Made in the U.S.A.Posted: September 8, 2011
With the passing of Labor Day comes the official unofficial start of presidential primary campaign season. While no primary ballots will be cast for months, we’re entering the time of year when folks turn their attention from summer barbecues to the economic agendas of would-be presidents. Nearly all of the current candidates, in one way or another, try to address the decline in American manufacturing jobs. This reflects a common question we hear from customers: “Which, if any, of your products are made in the U.S.A.?”
While Fante’s does carry plenty of American-made products, there are still many that are assembled in other countries. This unavoidable reality is a combination of availability and economic circumstance. A great many quality products are assembled in other countries. Also, some consumer goods are simply not produced domestically. We are committed to providing an American-made option among our products whenever possible. For our post this week, we wanted to highlight some of our favorite American-made products, as well as provide a comprehensive listing of items made in the U.S.A.
Palmer Electric Pizzelle Irons and Electric Belgian Cookie Irons count among our most popular items. Since the company’s founding in 1946, Palmer cookie irons have been made in America. The late Carmine Palmieri, an Italian immigrant, started his business in the basement of his home. The company has expanded several times, incorporating new processes to increase the volume and quality of production. In their expansion, Palmer became known for production of industrial tools and dyes. Palmer pizzelle irons are very popular, especially around the Christmas and Easter holidays. They are sturdy and dependable, and guaranteed by a 10-year warranty. That’s simply unheard of among their competitors.
Lodge Cast Iron Cookware makes cast iron griddles, skillets, and Dutch ovens in the mountains of Tennessee, South Carolina and Georgia, based on the formula passed down by founder Joseph Lodge through four generations of the Lodge family. Lodge skillets nearly as old as the company are still cooking after over a hundred years. Cast iron requires seasoning before its first use as well as regular upkeep – see our recommendations here – but modern Lodge Cast Iron comes pre-seasoned and ready to use. In recent decades, Lodge has fostered eco-friendly practices, revising their melting process and sponsoring projects to reduce waste and revitalize their local environments.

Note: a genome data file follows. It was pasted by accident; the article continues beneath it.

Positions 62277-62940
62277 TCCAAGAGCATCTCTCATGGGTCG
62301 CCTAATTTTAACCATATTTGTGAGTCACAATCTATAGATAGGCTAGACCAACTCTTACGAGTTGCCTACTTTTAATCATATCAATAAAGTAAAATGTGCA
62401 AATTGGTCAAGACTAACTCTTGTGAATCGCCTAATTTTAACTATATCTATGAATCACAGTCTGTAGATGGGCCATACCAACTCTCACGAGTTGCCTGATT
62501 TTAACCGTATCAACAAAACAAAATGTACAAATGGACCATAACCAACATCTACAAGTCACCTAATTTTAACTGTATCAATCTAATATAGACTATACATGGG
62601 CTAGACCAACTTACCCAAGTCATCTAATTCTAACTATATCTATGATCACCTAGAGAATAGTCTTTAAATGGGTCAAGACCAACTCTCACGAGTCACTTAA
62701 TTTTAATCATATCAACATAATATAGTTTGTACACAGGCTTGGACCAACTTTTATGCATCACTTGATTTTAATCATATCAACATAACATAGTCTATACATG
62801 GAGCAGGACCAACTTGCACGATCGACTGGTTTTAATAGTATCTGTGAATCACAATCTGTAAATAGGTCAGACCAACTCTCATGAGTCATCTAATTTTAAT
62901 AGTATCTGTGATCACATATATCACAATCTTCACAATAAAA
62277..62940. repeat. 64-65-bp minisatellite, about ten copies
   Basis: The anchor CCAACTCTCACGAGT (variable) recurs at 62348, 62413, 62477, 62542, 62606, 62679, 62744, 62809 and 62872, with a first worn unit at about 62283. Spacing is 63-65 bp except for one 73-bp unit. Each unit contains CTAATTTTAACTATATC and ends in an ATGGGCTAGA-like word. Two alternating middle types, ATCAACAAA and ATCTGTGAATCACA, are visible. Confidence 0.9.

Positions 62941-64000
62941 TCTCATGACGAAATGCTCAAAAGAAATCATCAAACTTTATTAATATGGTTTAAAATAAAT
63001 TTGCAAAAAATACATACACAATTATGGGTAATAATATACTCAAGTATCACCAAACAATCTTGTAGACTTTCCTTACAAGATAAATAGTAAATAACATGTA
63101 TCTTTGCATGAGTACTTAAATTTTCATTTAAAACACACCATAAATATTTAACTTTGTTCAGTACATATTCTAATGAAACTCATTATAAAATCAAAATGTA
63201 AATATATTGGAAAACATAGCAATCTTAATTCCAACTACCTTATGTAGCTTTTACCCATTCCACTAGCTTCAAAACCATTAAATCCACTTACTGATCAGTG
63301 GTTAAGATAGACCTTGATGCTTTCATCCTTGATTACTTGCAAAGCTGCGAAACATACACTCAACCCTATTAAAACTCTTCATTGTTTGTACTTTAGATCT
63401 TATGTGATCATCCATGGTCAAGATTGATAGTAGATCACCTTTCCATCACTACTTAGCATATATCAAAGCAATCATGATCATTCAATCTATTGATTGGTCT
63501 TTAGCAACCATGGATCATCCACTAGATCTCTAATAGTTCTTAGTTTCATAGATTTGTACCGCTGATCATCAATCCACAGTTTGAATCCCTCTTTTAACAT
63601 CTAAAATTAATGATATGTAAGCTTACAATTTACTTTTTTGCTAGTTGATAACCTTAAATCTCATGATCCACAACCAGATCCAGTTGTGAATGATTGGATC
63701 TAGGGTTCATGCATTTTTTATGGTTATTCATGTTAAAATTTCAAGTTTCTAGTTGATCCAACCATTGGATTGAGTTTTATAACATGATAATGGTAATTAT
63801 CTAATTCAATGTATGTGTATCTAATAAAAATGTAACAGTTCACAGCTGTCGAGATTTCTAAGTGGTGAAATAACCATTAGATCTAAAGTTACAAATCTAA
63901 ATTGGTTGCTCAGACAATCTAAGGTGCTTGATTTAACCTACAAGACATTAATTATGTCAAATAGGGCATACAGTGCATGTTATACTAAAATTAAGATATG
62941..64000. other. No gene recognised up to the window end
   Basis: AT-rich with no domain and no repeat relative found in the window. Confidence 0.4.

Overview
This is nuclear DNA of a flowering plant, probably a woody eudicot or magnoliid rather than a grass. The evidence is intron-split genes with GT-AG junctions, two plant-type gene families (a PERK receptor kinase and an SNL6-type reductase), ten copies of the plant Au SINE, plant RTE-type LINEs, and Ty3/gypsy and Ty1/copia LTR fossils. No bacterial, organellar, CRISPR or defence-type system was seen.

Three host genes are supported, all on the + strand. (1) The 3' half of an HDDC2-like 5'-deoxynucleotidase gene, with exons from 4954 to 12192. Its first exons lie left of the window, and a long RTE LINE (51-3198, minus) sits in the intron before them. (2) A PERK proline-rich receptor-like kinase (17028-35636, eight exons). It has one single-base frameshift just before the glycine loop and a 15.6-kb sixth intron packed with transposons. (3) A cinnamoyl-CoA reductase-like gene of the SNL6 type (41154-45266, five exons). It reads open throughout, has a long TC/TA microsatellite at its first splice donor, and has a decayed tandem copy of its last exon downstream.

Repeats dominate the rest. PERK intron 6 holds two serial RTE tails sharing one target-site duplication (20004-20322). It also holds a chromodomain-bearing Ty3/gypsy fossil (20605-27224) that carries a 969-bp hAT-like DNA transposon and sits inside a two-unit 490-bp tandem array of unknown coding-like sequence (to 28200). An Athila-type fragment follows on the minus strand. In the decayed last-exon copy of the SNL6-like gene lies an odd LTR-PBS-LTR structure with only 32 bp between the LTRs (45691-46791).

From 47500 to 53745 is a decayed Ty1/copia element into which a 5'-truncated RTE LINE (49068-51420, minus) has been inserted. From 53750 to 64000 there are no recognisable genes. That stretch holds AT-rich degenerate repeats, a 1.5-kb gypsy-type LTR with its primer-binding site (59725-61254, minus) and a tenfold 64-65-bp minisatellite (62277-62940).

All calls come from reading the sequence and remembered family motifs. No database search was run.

Fibrament brand baking stones are an example of innovative culinary application of an industrial process. Manufacturer AWMCO Inc produces heavy-duty cement boards to resist heat, corrosion, water, and weather in building applications. Using NSF-certified foodsafe materials, the patented Fibrament recipe brings this durability to the home kitchen.
Ball is a name that has become synonymous with home canning in America. After John Landis Mason’s patent for the original Mason jars expired in 1879, other entrepreneurs were free to pick up the design. The Ball Brothers Glass Manufacturing Company started producing Mason jars at their first plant in Buffalo, New York, in 1884. They moved to their present location in Muncie, Indiana, in 1887. The Ball jar design and their Blue Book have been updated regularly to account for contemporary processes and recipes.
These manufacturers are proud examples of what we’ve come to believe the Made in USA label stands for – innovation, dependability, durability and quality. When you’re shopping on our website, look for the stars and stripes in the item description, which indicates an American-made product. It’s a sure vote to keep Americans working.
P.S. American-made purists’ warning! While a majority of the products of these manufacturers are Made in the USA, some product lines and accessories are made elsewhere. If it isn’t marked Made in USA, ask ahead to be sure. We’ll be adding a listing of our American-made products shortly. Stay tuned!